On the Unity of the Army, 1948–1988

It often has been noted that throughout the period of military rule the army remained united and intact. Ne Win could appoint and dismiss leaders with no fear of army resistance. He could call upon it to carry out the most brutal suppression of the people without fear that it would reject his command.

The officers in the Burma army have come from three sources: from the ranks; from students and graduates of the universities of Rangoon and Mandalay, who were given ROTC training and after entering the armed forces completed the Officers Training School (OTS) course. Under Ne Win, the first category were the most trusted, especially if they had served under him in his first postwar command, the 4th Burma Rifles. They formed a close camaraderie, and such men as Aung Gyi, Tin Pe, San Yu and Sein Lwin rose to leadership this way. The academy graduates were intended to be the army elite; they were carefully selected and given an education comparable to that offered at the universities. The ROTC produced engineers and doctors mainly; however, some, upon entering the armed forces, became line officers and they represent the best educated amongst the senior command. Enlisted men have been drawn almost exclusively from amongst the rural population. They have had less education generally than urban youth and the military has offered an opportunity to live better and earn more than if they remained peasants. They have proven to be very loyal soldiers who respond faithfully to command. The army has also recruited soldiers from amongst some of the minorities who were thought to be less political and most loyal to the national government. The Chins are believed to be the most numerous at the present time.

The persistent unity within the army can be traced to three sources: training, ideology, and its self-declared special position in society. As noted earlier, the initial Burman component of the army was trained by the Japanese and absorbed its traditions of absolute authority, brutalisation of the troops and officers who delayed or questioned orders, and centralisation of command. This was the glue that held the units together and punishment for individual initiative ensured that no deviation occurred.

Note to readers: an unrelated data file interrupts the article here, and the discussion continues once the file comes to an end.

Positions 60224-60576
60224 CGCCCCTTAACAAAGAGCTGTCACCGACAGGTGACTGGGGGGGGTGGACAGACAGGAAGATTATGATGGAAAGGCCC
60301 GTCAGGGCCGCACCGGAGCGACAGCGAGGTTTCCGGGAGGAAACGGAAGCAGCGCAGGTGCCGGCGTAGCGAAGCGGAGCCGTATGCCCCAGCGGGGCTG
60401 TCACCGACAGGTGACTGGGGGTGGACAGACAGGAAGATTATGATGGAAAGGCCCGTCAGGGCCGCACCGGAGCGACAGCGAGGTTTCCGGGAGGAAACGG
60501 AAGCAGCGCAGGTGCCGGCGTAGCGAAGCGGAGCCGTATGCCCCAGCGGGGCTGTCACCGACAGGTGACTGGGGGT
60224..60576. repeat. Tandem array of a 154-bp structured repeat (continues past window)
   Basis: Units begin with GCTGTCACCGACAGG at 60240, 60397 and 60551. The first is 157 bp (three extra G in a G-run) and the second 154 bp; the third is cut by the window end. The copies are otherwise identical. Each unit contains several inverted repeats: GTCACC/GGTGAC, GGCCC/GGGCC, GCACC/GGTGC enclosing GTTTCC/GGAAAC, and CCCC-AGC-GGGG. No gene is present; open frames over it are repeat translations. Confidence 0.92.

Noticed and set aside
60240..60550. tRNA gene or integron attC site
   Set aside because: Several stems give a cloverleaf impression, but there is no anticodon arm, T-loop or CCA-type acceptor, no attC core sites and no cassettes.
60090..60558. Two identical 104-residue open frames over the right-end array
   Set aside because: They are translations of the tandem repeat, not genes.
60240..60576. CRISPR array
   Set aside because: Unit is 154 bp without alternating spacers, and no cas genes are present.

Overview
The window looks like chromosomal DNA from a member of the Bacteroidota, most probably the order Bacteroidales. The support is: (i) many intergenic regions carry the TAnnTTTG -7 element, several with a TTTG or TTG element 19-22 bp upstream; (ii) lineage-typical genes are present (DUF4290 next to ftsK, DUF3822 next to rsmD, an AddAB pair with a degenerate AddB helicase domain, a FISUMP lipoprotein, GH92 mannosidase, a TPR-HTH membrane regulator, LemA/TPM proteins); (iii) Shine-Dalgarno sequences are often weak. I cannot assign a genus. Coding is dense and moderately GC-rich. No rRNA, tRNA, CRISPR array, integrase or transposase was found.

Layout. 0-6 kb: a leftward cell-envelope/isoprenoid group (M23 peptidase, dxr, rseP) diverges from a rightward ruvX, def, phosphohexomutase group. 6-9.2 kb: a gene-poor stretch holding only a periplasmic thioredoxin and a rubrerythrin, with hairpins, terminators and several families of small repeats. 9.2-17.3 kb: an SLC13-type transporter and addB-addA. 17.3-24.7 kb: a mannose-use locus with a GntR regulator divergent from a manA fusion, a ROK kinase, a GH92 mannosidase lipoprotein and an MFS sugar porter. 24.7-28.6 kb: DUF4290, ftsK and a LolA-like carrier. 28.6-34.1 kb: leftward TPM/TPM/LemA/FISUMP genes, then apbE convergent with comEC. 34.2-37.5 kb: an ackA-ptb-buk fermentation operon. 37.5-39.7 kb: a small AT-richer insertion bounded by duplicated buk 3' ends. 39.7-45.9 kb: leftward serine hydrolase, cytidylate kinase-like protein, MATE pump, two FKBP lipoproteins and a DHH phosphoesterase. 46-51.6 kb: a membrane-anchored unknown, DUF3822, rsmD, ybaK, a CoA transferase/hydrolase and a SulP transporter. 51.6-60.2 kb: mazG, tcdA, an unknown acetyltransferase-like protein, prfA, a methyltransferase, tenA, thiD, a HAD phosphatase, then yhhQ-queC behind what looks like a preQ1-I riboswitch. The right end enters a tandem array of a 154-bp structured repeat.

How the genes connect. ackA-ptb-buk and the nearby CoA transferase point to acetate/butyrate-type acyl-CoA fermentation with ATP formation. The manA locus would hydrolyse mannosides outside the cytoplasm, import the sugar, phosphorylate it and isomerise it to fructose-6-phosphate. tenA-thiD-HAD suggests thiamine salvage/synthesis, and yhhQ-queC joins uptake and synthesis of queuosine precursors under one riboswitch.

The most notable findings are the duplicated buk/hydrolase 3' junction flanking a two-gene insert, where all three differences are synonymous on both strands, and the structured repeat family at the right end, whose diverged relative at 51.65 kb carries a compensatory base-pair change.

The special position in society was a by-product of the army’s central ideology. It saw itself as the most patriotic and loyal body in the nation. It had fought for independence and was in the front line of defence against both external and internal enemies. Because of its willingness to sacrifice everything for the people and the state, it saw itself as entitled to good housing, pay and benefits. During the democratic period, a two-class society emerged, with the army bases better built and cared for than the housing of the ordinary people. Through the Defence Services Institute the army expanded into the economic realm, where eventually, during the caretaker government, it organised and ran several large economic enterprises. From this period, the army argued that it not only defended the nation from its enemies but was the friend and helpmate of the farmer and worker, sharing in the harvesting and in building roads and dams. Throughout the period of the constitutional dictatorship this theme of friendship and partnership dominated in the press and at public events.

For all the apparent internal unity in the army, there was dissent in its officer ranks. In 1976, a coup against Ne Win was launched by more than a dozen junior officers. They were intent upon returning civilian leaders to power and the military to professional tasks. In court, the accused argued that they were dissatisfied with the political and economic system imposed on Burma by their leaders and with the corrupting influence of politics in the army. The failure of the coup and the conviction of the accused placed Academy graduates under suspicion, and many were diverted to administrative and party duties. Until 1988, military leadership remained in the hands of officers who rose from the ranks, from the OTS and from close association with Ne Win (Silverstein 1977); since then, Academy graduates have risen to leadership in SLORC, and General Maung Aye, a member of the first class at the Academy, is the second-highest ranking officer in the army.